As I continued to stand there shifting weight back and forth to stay warm, there was a glimmer of hope. The thinning crowds made more room for us to move closer. Rather than recreate the same crushing bottleneck, they got smart and opened the barricades from the backside so we trickled out and down the sidewalk. I walked more briskly this time, simultaneously to get my circulation going and in hopes of getting a better spot. We moved up to 50th Street, still a ways from the ball on 46th but close enough to be able to make it out in the distance. It was a welcome reward for those of us who braved through the hour and we were able to give each other some breathing room as a result. Some even sat down on the ground. The relief was short-lived though. Somehow a group of stereotype Asian tourists turned up with bags and bags of takeout. They feasted while I stood wondering what the hell I was thinking. My stomach roiled, trying to digest the aromas. I felt delirious, as though my body was rejecting my consciousness to spare my brain the misery. It was the hungriest I think I’ve ever been and hopefully ever will be, and I wasn’t alone. As the digital clock once again counted down “3… 2… 1… 3 hours left!” there was no laughter.
The next hour crawled by. I can honestly say I have no idea how I made it through. Maybe it was not wanting to put the past hours’ suffering to waste. Maybe it was some hidden reserve of strength I’ve never tapped before. Or maybe I just couldn’t move. Whatever the case, minute after minute ticked by and there I stood, enduring the “festive” ordeal I’d brought upon myself. And then it happened. I spotted my guardian angel. He was dressed like a hobo and waddled like he had an incurable crotchular affliction, but in his hand was the red pizza bag. As he walked up the sidewalk escorted by a cop (probably for his own safety), I flagged him down and asked him how much. He held out seven fingers. I gave him ten. The little box he pulled out was barely bigger than my hand and the food inside was a pitiful slab of greasy dough with nothing but cold cheese on top, but I would’ve paid $20 for it. Even as I chewed it I knew how bad it was, a giant rip-off taking advantage of idiots like me, but still I ate. It was more than food, it was my key to making it down the home stretch. When the billboard informed us “2 hours left!” cheers went up, our enthusiasm reignited with the end in sight.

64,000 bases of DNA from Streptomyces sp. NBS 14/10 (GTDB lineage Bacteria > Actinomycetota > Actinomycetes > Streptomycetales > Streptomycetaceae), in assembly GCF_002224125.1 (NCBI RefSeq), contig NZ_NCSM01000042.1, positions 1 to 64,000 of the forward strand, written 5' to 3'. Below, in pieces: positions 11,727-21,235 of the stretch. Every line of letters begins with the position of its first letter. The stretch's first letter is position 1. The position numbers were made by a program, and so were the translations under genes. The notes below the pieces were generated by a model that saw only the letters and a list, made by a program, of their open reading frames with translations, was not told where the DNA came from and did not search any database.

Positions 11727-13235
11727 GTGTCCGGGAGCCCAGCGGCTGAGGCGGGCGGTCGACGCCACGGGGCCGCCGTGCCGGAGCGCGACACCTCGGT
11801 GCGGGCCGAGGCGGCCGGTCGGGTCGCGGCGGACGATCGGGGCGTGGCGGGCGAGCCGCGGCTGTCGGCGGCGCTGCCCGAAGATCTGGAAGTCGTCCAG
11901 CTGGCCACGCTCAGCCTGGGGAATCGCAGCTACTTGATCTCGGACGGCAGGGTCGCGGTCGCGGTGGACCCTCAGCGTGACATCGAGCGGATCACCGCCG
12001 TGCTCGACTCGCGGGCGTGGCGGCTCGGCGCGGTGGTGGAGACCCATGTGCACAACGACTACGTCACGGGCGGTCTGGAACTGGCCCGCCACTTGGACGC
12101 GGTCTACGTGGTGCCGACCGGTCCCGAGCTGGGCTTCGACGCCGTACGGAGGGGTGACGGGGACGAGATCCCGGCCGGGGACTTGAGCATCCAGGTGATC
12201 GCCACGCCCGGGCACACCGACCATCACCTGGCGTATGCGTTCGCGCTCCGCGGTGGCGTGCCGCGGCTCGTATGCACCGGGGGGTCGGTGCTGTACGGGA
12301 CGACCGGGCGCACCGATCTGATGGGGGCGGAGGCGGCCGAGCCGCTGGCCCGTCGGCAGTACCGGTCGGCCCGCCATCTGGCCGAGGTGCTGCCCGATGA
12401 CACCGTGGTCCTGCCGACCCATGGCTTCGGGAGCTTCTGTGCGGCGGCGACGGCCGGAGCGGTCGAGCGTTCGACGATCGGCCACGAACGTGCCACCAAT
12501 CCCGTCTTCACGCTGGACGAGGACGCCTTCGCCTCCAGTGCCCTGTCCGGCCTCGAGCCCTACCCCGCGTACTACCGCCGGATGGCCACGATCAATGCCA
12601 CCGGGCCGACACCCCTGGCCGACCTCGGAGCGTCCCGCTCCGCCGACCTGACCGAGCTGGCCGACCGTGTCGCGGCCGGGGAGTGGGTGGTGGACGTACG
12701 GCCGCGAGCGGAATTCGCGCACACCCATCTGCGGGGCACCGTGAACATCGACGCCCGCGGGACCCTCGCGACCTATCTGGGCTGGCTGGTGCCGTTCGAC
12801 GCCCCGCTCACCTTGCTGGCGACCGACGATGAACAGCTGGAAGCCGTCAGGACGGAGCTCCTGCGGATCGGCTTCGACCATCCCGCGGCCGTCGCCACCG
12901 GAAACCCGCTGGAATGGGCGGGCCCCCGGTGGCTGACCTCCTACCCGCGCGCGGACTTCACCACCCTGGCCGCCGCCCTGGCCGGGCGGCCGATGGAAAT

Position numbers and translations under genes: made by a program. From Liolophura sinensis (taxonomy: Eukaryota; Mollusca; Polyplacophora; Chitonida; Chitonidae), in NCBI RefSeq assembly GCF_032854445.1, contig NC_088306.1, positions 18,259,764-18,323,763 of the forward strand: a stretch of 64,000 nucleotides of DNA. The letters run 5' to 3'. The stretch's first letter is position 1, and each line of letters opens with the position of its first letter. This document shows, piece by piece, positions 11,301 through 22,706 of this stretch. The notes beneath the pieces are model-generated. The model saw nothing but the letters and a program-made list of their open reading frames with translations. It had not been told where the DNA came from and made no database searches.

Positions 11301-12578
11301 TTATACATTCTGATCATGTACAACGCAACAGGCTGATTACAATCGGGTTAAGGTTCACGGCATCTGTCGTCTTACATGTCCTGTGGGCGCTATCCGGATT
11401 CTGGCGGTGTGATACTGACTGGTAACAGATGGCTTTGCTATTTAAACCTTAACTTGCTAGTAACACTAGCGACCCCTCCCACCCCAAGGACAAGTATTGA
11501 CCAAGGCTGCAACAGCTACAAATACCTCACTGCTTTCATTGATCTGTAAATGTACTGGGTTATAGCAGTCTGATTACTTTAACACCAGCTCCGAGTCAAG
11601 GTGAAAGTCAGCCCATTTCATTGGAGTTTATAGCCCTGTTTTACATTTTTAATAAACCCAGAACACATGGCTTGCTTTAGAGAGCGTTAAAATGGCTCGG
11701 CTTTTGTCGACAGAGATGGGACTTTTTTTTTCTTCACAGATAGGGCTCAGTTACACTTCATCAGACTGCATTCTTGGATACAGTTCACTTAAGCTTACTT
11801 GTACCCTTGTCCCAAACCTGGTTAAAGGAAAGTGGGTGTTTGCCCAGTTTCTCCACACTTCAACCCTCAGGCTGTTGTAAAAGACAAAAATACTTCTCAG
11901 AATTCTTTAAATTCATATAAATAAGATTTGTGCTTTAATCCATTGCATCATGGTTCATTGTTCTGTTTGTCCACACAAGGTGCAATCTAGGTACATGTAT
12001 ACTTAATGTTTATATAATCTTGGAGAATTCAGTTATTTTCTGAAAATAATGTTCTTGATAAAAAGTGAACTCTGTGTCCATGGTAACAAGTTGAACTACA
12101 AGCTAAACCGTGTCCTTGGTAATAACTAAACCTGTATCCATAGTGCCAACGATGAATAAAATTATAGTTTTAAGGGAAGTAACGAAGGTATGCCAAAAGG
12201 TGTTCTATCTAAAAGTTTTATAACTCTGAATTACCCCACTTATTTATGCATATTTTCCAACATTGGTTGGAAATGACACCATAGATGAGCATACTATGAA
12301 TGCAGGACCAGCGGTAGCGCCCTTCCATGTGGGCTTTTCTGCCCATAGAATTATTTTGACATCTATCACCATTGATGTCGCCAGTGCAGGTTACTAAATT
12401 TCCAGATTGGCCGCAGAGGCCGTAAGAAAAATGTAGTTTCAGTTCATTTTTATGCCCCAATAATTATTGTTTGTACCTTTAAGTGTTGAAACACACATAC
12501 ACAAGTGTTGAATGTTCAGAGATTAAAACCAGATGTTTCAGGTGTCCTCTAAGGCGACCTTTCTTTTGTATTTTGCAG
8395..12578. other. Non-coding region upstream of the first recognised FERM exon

We were moved up another block in those final hours. The screen showed performers as they took the stage, and even though we could barely hear her, the unmistakable melody of ‘Wrecking Ball’ wafted up the street. Phones and cameras and phones and even more phones came out and snapped pictures as the moment of truth drew near. The final hour was counted down in 15 minute increments until the last minute of 2013 in America trickled away. I held my phone at my side, consciously wanting to watch the moment of truth with my own eyes as arms all around stretched their devices toward the sky. I looked around. A sea of phones, everyone looking at their own. What a shitshow.
And just like that, it was over. I tried hanging around in hopes of getting closer if only for a decent picture of the Times Square so idolized by film and photography but the police shut that down, directing us down the side streets and on our way. It was an anticlimactic end to a grueling day. Thankfully when I made my way back to the apartment, the pizzeria was still open. If nothing else, the night made those next two slices taste even better.